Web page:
Hawaiian Seeks to Modify Pilots Contract

Having reached a deadlock with its
pilots union despite months of negotiations, Hawaiian Airlines has
requested bankruptcy court approval to extend and modify its labor
contract with the Air Line Pilots Association (ALPA). The company said it
would continue to try to reach a negotiated agreement. Trustee Joshua Gotbaum said, “We would much rather negotiate an agreement
—as we’ve done with every other union—than have the court impose one.
We have proposed a contract that would preserve the 40-plus percent wage
increases the pilots have enjoyed over the past four years, plus
additional wage increases, plus a pension plan as generous as any in the
industry, plus profit sharing. Unlike every other airline, we’ve proposed
no wage cuts and no cost cuts. From the onset of negotiations we have
sought to keep costs from rising more, by moving to industry standard
productivity and benefits. We think that’s what Hawaiian needs to do at a
time when every one of our competitors is cutting costs and lowering
fares.”

In its filing with the bankruptcy court, Hawaiian noted that over the past
four years the airline’s labor costs had risen to the point that they were
now higher than those of its major competitors. Since airlines are now
competing primarily on the basis of low fares, Hawaiian believes that to
compete its costs, including labor costs, cannot be out of line.
Nonetheless, the airline pointed out that it has not proposed to cut wages
or overall labor costs, but instead only to keep them from rising even
more.

Hawaiian has already negotiated agreements that meet this test with the
Association of Flight Attendants, the International Association of
Machinists, the Network Engineers, and the Transport Workers Union. Taken
together, the contracts already negotiated cover 89 percent of the union
employees. All of these contracts were recommended by these unions for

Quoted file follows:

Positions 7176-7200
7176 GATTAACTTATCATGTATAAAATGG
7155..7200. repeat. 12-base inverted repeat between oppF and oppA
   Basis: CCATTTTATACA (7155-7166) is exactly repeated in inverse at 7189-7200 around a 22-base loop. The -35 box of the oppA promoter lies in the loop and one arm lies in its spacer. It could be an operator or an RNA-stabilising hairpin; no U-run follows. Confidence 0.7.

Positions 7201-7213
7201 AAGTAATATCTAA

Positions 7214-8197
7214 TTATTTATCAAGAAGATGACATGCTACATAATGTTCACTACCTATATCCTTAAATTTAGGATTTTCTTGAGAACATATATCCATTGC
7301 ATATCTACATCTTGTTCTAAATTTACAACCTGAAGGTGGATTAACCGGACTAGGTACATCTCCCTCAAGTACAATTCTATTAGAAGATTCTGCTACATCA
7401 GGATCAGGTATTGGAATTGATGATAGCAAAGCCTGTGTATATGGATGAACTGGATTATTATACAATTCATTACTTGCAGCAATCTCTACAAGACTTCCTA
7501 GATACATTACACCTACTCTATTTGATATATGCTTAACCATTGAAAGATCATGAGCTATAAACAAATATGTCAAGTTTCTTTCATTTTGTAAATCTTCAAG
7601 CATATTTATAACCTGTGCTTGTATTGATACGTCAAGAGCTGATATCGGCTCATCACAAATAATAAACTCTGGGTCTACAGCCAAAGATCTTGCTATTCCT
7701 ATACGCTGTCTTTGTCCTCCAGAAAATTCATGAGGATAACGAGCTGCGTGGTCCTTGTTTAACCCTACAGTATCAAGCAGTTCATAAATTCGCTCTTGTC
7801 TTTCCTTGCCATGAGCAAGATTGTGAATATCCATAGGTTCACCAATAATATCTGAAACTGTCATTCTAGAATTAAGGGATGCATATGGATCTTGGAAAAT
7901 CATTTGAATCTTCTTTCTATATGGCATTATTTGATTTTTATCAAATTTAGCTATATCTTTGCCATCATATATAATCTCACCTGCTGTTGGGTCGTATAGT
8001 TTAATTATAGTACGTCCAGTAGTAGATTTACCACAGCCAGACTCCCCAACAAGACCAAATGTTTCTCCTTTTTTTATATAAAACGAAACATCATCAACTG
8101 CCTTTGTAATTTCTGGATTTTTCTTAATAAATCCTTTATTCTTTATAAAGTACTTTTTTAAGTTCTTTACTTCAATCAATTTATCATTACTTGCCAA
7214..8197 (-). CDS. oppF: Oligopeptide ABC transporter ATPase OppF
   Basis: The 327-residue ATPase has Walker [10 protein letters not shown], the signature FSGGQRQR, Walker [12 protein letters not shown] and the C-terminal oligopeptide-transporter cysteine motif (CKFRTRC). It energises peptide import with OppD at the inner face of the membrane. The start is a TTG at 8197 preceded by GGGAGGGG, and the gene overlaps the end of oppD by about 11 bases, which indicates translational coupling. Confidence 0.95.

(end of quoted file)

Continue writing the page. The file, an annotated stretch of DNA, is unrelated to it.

ratification by their members; some have already been ratified, and others
are now in process. However, Hawaiian cannot exit bankruptcy until new
contracts are in place for all unions. Gotbaum said the court process
would provide a deadline and help speed Hawaiian’s exit from bankruptcy,
and that was the reason for the company’s action.

In its other labor agreements, Hawaiian has negotiated wage increases,
combined with improvements in productivity and changes in benefits so that
overall costs would neither rise nor fall. The airline would not discuss
the details of any of the agreements, but said that it had made similar
proposals to the pilots.

The company noted that it had negotiated cost cuts from many of its
suppliers, including its aircraft lessors, that in 2005 alone these would
save Hawaiian some $66 million. Nonetheless, Gotbaum said, Hawaiian could
not succeed if its labor contracts or costs were uncompetitive.

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Gotbaum also noted that everyone recognizes the contribution of the pilots
and other employees to the airline’s recovery. “Hawaiian’s success is due
in large part to the people who are Hawaiian Airlines. Our goal is
contracts that are fair and recognize the extraordinary contributions of
our employees, while meeting Hawaiian’s competitive needs. If Hawaiian is
to get out of bankruptcy and survive, we need both.”

After consulting with ALPA, Hawaiian requested a hearing on its motion by
the bankruptcy court on February 14 and 15, 2005. In the interim, the
company will continue to attempt to reach an agreement.
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